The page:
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Mountains and water: Chinese landscape painting
In China, the earliest landscapes were portrayed in three-dimensional form. Examples include mountain-shaped incense burners made of bronze or ceramic, produced as early as the Han Dynasty (206 BC - AD 220). The earliest paintings date from the sixth century. Before the tenth century, the main subject was usually the human figure.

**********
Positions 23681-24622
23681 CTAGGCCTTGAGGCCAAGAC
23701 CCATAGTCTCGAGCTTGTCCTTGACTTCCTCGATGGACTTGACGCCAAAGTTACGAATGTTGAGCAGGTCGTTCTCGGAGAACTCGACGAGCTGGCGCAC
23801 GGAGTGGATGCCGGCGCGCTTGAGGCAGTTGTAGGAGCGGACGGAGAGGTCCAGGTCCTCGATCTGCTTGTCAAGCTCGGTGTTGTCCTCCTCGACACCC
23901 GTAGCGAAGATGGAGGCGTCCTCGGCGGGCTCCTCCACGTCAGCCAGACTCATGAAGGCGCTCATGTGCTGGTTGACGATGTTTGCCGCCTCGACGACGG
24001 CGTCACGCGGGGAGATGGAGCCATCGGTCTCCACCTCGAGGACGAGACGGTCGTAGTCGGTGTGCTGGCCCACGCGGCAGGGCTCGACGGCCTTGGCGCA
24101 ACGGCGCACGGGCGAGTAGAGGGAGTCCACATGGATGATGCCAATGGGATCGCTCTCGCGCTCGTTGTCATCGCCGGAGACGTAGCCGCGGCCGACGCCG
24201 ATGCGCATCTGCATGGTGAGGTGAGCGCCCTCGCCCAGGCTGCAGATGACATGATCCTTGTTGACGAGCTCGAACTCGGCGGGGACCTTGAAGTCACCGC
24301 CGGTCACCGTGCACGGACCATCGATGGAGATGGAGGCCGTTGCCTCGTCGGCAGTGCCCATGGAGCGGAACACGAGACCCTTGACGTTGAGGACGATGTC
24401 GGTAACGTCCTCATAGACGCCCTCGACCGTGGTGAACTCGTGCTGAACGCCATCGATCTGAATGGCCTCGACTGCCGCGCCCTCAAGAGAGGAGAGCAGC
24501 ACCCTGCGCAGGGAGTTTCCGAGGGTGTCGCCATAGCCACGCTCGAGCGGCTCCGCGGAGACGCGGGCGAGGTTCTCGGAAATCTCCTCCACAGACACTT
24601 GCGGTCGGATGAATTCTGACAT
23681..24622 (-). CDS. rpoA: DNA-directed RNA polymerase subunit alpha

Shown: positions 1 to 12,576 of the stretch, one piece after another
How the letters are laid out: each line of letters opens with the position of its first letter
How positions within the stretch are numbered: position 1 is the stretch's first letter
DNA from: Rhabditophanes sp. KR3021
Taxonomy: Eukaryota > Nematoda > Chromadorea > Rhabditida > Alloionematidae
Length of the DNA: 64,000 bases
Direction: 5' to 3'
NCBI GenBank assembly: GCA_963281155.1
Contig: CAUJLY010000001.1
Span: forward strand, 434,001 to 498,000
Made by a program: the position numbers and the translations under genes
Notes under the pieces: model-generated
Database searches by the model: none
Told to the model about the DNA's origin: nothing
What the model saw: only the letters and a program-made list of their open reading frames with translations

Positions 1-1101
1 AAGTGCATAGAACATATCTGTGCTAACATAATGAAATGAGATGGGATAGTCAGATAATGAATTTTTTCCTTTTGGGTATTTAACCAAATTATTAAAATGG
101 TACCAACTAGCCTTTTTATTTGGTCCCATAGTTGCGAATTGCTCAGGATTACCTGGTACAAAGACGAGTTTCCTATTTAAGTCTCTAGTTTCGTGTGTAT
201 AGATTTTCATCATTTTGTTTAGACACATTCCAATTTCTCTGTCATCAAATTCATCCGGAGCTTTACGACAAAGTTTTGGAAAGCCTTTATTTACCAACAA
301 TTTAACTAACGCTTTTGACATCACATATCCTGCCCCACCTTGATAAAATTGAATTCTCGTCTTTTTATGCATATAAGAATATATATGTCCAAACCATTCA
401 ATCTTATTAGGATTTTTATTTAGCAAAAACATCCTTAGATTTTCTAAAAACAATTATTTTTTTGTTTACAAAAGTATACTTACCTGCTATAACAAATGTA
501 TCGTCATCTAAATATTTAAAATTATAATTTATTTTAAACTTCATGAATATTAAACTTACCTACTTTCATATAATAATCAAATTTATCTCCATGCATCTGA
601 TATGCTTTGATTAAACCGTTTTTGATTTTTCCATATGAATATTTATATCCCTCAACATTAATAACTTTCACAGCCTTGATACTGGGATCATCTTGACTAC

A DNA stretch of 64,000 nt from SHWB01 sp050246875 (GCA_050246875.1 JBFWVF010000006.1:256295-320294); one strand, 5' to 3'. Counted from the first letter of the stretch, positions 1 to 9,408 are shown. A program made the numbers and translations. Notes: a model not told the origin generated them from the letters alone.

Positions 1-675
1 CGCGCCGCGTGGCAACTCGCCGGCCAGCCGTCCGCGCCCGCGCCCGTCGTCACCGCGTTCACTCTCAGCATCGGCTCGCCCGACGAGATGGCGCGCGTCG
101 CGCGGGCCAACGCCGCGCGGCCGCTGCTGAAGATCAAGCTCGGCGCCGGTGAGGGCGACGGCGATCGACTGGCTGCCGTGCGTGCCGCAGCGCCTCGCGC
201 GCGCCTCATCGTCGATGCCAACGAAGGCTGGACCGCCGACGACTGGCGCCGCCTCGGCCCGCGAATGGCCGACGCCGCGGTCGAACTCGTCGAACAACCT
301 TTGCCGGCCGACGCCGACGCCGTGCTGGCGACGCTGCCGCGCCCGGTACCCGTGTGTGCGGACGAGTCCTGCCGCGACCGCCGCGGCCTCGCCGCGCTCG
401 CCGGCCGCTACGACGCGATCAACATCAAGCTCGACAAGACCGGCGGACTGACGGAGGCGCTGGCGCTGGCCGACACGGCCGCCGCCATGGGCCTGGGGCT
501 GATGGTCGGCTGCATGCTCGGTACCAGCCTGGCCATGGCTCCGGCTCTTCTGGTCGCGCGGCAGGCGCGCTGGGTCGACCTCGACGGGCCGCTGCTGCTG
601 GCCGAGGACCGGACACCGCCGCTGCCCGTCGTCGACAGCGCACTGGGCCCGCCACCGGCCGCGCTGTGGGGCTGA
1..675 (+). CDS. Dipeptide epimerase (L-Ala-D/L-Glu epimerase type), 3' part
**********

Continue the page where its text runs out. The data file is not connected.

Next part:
In the period following the Han dynasty, Buddhism spread across China. Artists began to illustrate stories of the life of the Buddha on earth and to create paradise paintings. In the background of some of these brightly coloured Buddhist paintings, it is possible to see examples of early landscape painting.
This scene is one of a series of three representing the life of the historical Buddha, Prince Sakyamuni, when he lived on earth. The mountains are simple triangles and their ridges are painted with short brush strokes to create texture. The water in the river is portrayed in a bold, diagrammatic way, conveying a sense of movement.